GR5 tells the story of a group of young adults, hiking the 'Grand Route N°5', from the Netherlands, all the way down to Nice, France, 5 years after they lost every contact with a dear friend, walking that very same route.
After meeting with the creative team behind GR5, showrunner Serge Bierset and director Jan Matthys, it was quite clear they were looking for us to create an opening credit design based on those typical visual language, you can find on topographic maps. We created some internal explorations for the piece, but one solution (our favorite) was unanimously approved by our client. Using the topographic idea as a starting point, we shaped a maquette-like world made of white cardboard, highlighting some of the series more important (or visually more interesting) locations. This was a particularly challenging project for us as it was our first fully CG animated piece in photorealistic 3D.
After our first meeting with the people from Zodiak and viewing some brief edits of the first 3 episodes, our team started to work on some concepts for a first client presentation / pitching session. We came up with four concepts.
Our first concept was called Cardboard and we pitched our idea as the love child of the title sequences for Le Casa de Papel and Game of thrones : a voyage through landscapes on maps, but all shaped as a classic cardboard architectural maquette. A red line describing our main character's route on top of the white paper surface. Red on white, referring to the colors, marking the GR5 route. From the four concepts we presented to the client, this was the team's favorite version, but also the most difficult one to pull and unfortunate... the most expensive.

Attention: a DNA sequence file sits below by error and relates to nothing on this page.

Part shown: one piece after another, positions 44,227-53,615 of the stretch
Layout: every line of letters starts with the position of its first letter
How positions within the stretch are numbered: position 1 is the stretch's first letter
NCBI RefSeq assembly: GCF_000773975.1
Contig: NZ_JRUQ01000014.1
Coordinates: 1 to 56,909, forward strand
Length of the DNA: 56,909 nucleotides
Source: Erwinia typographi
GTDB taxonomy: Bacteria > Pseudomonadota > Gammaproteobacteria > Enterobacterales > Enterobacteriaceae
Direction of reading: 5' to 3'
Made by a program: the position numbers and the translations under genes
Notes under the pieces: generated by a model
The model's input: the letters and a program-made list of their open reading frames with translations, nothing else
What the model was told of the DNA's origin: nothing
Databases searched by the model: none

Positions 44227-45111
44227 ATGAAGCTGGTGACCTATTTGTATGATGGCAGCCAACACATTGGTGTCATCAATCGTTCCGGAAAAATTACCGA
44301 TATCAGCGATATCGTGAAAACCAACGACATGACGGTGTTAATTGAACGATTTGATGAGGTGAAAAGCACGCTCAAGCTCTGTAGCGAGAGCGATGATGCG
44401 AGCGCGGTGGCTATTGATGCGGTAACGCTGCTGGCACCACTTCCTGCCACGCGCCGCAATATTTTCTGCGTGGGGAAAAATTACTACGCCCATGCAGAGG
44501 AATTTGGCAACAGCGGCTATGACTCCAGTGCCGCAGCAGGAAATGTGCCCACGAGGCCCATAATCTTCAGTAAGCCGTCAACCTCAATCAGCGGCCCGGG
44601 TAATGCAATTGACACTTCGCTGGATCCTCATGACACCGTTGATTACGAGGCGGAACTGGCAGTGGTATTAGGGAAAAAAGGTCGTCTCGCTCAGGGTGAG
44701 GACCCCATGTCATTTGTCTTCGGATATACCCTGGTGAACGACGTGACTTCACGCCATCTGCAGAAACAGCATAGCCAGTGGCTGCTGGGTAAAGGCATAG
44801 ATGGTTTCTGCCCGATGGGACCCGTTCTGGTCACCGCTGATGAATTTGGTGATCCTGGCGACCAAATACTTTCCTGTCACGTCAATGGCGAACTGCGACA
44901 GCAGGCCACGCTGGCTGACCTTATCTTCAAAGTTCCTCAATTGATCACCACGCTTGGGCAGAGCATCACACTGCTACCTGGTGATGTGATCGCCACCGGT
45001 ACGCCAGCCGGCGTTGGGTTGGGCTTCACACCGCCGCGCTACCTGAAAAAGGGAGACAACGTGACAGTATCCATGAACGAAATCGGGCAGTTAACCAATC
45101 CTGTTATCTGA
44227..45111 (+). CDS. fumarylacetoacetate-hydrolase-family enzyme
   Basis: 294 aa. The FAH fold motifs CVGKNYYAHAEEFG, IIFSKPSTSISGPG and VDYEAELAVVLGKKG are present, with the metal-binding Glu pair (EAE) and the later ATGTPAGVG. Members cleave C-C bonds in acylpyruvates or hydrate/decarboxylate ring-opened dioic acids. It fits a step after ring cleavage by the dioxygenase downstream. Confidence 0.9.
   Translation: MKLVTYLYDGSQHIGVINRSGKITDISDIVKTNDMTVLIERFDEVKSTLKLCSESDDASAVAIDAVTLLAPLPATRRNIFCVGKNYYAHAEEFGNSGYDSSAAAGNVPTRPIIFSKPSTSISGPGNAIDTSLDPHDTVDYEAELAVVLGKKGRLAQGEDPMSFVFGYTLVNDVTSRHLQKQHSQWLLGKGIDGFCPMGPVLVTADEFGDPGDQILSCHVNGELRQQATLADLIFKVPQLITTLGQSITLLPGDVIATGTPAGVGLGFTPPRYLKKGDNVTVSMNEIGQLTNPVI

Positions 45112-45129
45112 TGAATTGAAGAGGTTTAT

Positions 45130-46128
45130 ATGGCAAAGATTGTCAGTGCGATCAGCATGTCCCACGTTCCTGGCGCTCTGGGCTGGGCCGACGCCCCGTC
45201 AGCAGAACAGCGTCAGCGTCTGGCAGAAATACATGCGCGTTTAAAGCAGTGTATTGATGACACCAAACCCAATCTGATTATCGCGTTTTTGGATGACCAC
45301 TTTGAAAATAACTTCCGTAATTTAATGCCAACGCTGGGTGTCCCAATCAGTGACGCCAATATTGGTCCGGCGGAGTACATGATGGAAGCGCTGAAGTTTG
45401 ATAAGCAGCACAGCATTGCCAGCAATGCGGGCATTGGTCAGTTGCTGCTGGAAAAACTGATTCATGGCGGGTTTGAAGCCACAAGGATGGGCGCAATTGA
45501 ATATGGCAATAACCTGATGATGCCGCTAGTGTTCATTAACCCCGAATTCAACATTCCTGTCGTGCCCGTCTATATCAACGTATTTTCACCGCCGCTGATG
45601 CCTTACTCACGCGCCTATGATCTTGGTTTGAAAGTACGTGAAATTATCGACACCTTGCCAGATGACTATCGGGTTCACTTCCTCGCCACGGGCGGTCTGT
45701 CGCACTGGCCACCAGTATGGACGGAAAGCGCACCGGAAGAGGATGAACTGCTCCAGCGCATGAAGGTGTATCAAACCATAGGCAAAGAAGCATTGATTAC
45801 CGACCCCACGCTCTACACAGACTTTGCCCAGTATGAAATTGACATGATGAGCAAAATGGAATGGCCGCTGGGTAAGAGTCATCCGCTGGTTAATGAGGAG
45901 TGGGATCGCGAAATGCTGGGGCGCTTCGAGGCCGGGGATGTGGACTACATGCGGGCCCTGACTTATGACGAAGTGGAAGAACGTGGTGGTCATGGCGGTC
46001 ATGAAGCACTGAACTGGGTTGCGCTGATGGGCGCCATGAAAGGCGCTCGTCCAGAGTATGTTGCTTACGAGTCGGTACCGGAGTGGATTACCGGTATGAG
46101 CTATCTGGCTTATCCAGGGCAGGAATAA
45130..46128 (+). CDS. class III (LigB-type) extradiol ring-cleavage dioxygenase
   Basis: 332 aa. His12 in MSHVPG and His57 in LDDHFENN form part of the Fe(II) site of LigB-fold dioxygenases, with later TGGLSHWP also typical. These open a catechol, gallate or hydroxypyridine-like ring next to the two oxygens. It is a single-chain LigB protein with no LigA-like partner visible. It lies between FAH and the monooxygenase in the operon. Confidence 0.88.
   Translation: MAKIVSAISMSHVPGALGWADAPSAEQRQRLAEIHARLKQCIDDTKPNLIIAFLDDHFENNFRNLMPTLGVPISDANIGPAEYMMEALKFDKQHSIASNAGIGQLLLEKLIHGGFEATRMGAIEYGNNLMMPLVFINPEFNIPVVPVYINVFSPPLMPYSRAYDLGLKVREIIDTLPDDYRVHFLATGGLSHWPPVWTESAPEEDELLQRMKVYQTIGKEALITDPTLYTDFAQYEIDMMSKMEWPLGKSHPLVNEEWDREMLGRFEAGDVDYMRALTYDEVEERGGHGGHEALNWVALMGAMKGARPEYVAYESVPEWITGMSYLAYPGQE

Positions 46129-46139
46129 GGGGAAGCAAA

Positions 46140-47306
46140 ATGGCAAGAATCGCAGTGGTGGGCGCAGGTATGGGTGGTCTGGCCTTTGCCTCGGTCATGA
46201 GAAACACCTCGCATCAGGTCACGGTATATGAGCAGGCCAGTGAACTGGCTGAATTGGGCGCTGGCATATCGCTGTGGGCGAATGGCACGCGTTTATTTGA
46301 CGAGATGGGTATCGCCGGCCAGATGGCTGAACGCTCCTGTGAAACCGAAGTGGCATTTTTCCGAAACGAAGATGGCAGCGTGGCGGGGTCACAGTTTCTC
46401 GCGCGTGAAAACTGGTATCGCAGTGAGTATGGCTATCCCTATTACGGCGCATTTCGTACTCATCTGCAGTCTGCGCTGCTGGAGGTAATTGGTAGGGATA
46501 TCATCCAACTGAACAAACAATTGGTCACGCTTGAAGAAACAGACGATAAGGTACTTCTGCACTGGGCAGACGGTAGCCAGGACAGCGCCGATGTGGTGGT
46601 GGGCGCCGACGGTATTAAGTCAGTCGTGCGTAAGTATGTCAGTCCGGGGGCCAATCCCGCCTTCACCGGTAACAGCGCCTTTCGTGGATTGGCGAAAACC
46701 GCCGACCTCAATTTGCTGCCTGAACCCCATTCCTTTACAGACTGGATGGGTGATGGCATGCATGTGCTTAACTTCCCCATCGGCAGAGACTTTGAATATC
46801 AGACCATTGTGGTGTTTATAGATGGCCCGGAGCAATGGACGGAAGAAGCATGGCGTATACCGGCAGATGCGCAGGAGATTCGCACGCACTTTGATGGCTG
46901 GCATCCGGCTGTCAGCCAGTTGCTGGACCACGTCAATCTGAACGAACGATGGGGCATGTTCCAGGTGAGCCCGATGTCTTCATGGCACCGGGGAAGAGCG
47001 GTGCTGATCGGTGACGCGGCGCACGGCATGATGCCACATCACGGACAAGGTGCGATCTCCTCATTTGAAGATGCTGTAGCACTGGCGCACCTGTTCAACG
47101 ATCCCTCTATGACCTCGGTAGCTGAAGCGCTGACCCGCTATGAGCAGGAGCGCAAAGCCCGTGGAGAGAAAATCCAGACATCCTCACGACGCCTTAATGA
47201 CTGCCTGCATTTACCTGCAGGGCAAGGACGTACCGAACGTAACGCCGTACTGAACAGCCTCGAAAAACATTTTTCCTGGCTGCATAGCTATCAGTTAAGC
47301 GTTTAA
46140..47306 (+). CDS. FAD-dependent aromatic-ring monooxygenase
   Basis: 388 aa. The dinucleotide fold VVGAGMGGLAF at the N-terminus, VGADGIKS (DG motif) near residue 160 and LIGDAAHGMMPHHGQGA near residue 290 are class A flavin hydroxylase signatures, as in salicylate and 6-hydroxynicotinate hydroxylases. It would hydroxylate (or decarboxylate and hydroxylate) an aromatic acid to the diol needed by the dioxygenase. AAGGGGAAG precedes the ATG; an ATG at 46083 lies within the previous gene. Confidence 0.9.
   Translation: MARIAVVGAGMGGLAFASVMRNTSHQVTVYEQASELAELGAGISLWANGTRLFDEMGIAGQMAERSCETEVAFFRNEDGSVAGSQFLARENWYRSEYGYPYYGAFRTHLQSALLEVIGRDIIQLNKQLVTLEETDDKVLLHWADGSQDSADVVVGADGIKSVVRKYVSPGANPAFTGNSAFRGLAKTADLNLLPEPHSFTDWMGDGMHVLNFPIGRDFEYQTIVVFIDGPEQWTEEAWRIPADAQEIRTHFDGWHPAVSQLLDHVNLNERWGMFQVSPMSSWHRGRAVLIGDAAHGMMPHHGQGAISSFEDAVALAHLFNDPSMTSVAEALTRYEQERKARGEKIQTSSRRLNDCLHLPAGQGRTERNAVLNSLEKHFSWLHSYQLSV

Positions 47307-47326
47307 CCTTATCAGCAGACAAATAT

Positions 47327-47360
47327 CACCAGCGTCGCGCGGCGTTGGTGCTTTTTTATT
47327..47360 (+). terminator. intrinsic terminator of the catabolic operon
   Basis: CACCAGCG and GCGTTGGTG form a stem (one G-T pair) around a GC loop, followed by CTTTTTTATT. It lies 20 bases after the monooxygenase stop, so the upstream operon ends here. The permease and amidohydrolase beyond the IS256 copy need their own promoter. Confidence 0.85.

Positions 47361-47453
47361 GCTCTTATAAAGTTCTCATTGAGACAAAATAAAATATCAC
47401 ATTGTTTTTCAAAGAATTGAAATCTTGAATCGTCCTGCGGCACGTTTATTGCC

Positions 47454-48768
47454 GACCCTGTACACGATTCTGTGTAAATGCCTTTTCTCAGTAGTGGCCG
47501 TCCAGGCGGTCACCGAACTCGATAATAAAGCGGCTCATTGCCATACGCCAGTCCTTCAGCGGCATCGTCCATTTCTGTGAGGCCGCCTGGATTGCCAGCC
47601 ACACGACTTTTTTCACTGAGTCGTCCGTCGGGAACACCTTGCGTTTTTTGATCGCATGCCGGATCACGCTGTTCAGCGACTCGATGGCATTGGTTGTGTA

The second concept was called Kaleidoscope. We used interesting landscapes and landmarks of the series and placed some mirror effects on top of them. Referring not only to the fact who walks the GR5 will run into himself, but also to the different characters of the series, who all have their own agenda's and hiding things for each other. Smoke and mirrors!
Our third idea was the Splitscreen and was just, eh... splitscreen, combining landscape and things on paper like topographic maps, Lisa's diary, old photos,...
And our fourth idea was our budget solution. It was called Double Exposure. Since the budget was not quite clear at that time, we also pitched an idea that was just an edit (maybe even edited by the editor of the show itself) with beautiful masked dissolves between each shot.
After the presentation, we felt Jan (the director) and Serge (showrunner) were very exited about the first idea with the cardboard landscape. So since this was also our number one choice, we had very high hopes on this one. A few days later the message came in we could start working on it. So our team's own 3 months GR5 hike started here.
Storyboard and first animatic
We started viewing all 8 episodes in first draft and made a long list of every happening, location or landmark that could be useful to our opening sequence. We ended up having a printed 30 pager full of stills (about 240) to choose from and started storyboarding, what led us to a set of 15 keyframes.
Almost all frames were topshots to emphasize the topographic feel we had in mind and must have water or mountains in it, what would work nice with our cardboard layers. We started above the clouds, traveled in on the North Sea, went to the big church in Scherpenheuvel, over the strange (but cool) looking bridge over the Albert Canal and flew over the woods. Then we traveled over a rocky pass, flew in on the Grand Ballon, dove in on a small river with a strange lookout and crossed the Lac de Geneve. We entered the Alps, climbed a mountain edge, walked on a dam in a lake, again a small rocky pass, flew over a hill top with a cross on it, saw the cost of Nice in the distance and flew over the Mediterranean, revealing our GR5 title logo (designed by Amira Daoudi).